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The map of Faerun makes no sense. There's deserts in places where you'd expect jungles, rivers with no credible source, badlands where by rights should be forest.

 

I know, it's a fantasy world. so maybe I shouldn't care. But I do notice these things, surely I'm not the only one?

 

We all have our little peccadilloes. This one doesn't bother me, personally, but I can understand why someone with a bit of physical geography knowledge might get a bit bent out of shape.

 

Personally, I'm pretty happy with the "hey, it's fantasy" kind of explanation.


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It should be realistic within reason.

 

I would be fine with letting some inconsistency slide for the sake of making a more interesting landscape and if landscape was changed for magical reasons it would also be perfectly acceptable.

 

So long as things do not get too ridiculous, it should be fine.

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I think a realistic world would make the terrain very boring to be honest. In a fantasy world you have the freedom to place winter, summer, desert-terrains closer to eachother than in a realstic world, which means there will be much more variation in the game. Also - placing plain, realsitic trees, flowers and such around the map would also make it look...boring. In my opinion.

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For me the regions are there to facilitate game play and different races and encounters ... as long at the inhabitants of the different regions match their region (farmers in plains, deer and bears in forests, monsters in mountains and swamps, etc) I am okay with a little creative license ...

 

when I read that i couldn't help thinking that the next time I go to snowdonia I had better keep an eye out for monsters.

 

Im sure you didn't mean it like that but it made me laugh.

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Last time I was in Snowdonia all I saw were herds of terrified sheep.


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I notice that sort of thing too.

 

Then the moment passes and my attention is drawn to more immediate and interesting concerns, like how much money I can get for that interesting but ultimately useless-to-my-party dagger and whether I REALLY need to sell it or not, or whether I've got enough storage space to indulge my inner packrat.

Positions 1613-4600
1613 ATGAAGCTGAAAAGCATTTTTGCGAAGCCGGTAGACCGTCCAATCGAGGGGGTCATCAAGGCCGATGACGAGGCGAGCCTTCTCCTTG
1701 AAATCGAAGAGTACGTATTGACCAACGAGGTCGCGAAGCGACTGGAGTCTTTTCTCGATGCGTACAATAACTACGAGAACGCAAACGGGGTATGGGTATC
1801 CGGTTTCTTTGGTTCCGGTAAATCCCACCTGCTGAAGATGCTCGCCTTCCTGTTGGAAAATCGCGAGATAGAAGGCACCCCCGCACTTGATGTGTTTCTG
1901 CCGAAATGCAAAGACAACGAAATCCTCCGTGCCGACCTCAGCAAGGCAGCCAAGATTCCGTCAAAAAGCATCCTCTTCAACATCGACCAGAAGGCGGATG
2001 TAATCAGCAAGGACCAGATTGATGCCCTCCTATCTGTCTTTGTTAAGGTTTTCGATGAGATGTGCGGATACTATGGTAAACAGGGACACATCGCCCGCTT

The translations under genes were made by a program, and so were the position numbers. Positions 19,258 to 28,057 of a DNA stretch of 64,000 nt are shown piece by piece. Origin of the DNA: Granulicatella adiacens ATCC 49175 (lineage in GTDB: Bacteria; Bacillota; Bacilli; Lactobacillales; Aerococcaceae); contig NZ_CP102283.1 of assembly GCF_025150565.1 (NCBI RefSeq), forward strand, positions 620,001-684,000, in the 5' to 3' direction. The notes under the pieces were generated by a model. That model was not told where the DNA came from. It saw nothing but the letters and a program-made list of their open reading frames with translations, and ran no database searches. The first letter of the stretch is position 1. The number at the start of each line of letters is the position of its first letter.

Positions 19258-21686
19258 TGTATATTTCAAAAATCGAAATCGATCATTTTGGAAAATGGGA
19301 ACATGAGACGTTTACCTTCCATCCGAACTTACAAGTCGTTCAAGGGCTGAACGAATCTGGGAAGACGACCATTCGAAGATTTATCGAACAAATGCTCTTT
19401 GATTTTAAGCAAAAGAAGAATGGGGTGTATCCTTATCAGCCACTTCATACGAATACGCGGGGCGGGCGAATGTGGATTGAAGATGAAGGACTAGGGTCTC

Is not a high priority, let's just say. I would rate the aesthetic presentation of the forest/desert/mountainous regions of the world much higher than the mere fact of their existence within the world itself. It's not even such a pressing concern that I would bother trying to justify an incongruous forest by saying "it's a MAGIC forest". No, it's just... there. Accept it as part of the setting and move on. There are so very many other shortcuts that NEED to be taken in translating a fantasy world into a finite medium that I'm not going to worry about something like that at all.

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How do you know what the climates of PE are? Have you studied them? Do you know the makeup of thrir solar system? Maybe It's not even in a solar system as we know it. I mean Jesus.

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Can't say it has ever really bothered me that much, but I always appreciate things that show the writers care about their world and want it to make sense. So on that level, yeah, I'd prefer a world map that is realistic over one with randomly cobbled together deserts and jungles and the like.

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Is the planet spherical and does it rotate about an axis? If the answer is no, then throw out the coriolis effect and assumptions about climate.